Ginger is a millennial plant that belongs to the family Zingiberacea. Its scientific name is Zingiber officinale. This is a tropical plant that is most often used as a spice in the cuisine of different countries. The part of the plant that is usually consumed is the rhizome.
Today, it is mainly produced in Asia, and more precisely in China, India, Malaysia, Vietnam and Thailand.
The Chemical Composition of Ginger
The powers of this Asian plant have nothing magical actually. It’s the composition that makes it so interesting and that is at the core of its benefits. Ginger consists of 90% water, but it is also very rich in carbohydrates and fiber. In addition, there is an important source of vitamin B9, as well as vitamins C, E, A, B1, B2, B3, B5 and B6 in smaller amounts.
The rhizome of the plant is distinguished by its content of mineral salts and trace elements, such as calcium, iodine, magnesium, phosphorus, sodium, zinc and iron. Ginger is known to be particularly rich in potassium and manganese. Finally, the rhizome also contains powerful antioxidant compounds, which give it some of its incredible powers.
The Health Benefits Of Ginger
Often referred to as a spice, ginger is also a full featured food in its own right that is consumed in many forms. It is often enjoyed for its hot spicy after taste, which is similar to that of hot chili peppers, but not as strong/harsh and thus more tolerable and enjoyable, and also for what it brings to recipes and meals.
But we often forget how valuable it can be and the many health benefits it offers. Here are the different properties of ginger, an exceptional millennial plant, according to the various scientific studies carried out.
A powerful antioxidant
Ginger contains antioxidants, which are compounds that have the role of protecting cells from the effects of free radicals. The latter are particularly reactive molecules. They are involved in the aging of cells, and in the development of certain diseases related to them.
Two studies, a first conducted by Nakatani N. in 2000 and a second conducted by Kikuzaki H, Nakatani N. in 1996 confirm that ginger contains about forty. Among them, some would withstand heat and release at the time of cooking. It is therefore beneficial to consume fresh or cooked ginger, powdered ginger will do too if you don’t have fresh laying around.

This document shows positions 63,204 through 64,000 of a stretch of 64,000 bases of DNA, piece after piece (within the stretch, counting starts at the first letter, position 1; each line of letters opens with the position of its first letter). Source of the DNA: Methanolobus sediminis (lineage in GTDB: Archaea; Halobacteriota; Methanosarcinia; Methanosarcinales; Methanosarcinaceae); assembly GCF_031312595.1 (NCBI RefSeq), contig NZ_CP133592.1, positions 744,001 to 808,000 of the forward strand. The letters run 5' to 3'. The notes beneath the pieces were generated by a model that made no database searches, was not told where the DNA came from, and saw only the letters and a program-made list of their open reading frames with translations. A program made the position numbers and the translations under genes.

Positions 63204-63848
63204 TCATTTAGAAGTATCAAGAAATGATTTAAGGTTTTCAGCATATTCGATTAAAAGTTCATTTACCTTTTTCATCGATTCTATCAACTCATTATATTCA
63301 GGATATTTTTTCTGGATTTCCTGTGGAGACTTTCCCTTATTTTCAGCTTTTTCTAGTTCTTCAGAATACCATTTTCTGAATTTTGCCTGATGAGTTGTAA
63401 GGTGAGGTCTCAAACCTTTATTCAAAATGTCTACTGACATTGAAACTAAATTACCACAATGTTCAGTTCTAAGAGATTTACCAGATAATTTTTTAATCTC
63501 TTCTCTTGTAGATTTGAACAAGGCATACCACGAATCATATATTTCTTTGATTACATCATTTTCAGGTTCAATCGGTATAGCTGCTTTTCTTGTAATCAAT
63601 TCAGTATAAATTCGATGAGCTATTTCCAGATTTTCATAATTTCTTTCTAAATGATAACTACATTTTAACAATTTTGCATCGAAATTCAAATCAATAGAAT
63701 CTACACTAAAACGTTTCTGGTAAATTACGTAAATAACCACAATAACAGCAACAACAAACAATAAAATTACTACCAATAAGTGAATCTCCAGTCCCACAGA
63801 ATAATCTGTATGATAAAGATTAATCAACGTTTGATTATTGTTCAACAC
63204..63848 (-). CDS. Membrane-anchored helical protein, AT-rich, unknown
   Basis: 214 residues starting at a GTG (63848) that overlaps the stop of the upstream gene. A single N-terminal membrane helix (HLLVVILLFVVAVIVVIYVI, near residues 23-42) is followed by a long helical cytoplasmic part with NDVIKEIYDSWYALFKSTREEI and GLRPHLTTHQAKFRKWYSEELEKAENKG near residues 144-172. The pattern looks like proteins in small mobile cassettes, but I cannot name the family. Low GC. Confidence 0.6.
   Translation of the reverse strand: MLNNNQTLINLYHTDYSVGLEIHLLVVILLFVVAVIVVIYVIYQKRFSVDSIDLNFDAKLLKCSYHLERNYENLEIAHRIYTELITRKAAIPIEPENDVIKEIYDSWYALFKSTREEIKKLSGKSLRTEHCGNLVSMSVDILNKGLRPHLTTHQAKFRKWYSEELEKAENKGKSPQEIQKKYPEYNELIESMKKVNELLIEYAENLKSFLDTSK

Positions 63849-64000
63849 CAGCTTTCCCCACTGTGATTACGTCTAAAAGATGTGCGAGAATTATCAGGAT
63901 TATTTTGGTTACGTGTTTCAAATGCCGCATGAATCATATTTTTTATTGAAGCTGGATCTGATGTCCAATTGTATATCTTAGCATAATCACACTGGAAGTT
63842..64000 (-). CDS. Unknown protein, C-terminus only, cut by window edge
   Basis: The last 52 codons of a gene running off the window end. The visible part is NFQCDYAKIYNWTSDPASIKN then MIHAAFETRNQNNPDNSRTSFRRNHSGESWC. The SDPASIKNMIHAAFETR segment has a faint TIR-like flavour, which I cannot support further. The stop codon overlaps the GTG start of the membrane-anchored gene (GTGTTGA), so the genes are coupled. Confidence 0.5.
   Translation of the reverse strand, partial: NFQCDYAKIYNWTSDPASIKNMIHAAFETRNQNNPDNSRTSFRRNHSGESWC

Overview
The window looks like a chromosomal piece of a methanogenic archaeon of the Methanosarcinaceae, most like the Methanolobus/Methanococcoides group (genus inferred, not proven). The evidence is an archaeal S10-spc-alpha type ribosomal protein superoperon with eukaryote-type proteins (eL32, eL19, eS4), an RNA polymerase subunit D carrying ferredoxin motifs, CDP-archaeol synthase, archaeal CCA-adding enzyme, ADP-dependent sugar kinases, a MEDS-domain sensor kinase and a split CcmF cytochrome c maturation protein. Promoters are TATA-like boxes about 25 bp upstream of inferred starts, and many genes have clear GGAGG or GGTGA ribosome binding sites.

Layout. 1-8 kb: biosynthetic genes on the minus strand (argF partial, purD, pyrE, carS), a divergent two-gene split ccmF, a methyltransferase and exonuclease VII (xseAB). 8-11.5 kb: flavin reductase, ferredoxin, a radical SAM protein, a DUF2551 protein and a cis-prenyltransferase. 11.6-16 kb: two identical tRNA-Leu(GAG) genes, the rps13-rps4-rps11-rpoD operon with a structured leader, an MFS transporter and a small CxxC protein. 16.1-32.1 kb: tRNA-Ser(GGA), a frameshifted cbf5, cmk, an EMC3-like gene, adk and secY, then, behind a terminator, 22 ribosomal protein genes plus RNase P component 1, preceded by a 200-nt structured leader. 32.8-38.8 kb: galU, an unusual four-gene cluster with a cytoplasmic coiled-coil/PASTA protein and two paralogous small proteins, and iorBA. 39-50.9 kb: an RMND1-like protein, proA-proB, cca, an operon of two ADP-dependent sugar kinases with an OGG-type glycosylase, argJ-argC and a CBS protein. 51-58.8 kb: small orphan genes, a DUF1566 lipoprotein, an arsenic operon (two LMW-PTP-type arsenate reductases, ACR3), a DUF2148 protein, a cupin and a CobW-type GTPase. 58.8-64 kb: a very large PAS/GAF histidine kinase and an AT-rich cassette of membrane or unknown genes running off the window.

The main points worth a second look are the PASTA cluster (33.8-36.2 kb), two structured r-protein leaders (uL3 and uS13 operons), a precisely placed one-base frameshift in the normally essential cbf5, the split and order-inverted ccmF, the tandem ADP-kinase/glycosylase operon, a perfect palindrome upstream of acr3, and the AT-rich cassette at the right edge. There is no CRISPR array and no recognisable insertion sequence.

The active ingredients responsible for the spicy taste of the rhizome are – gingerol and shogaol. In particular, they are known to have very important antioxidant and anti-inflammatory properties. In addition, science is currently looking at their anti-cancer potential, especially in the context of prostate treatment.
Ginger is a great natural anti-inflammatory agent
A summary article written by Grzanna R, Lindmark L and Frondoza CG which lists the studies carried out on the plant allows to demonstrate that ginger is a 100% natural and powerful anti-inflammatory. It limits the secretion of prostaglandins. This is how the inflammatory process can be reduced by eating ginger.
The rhizome also relieves ailments that are related to these inflammations, such as pain related to arthritis, tendonitis or low back pain. Its effects are very promising to counteract the pain associated with osteoarthritis as well as rheumatoid arthritis. The rhizome of the plant would be as effective as drugs like ibuprofen, for example.
Ginger also has a powerful action on certain ailments such as flu conditions, fever and allergies. This Asian plant has the power to alleviate our pains and help us to better prevent them by regular consumption.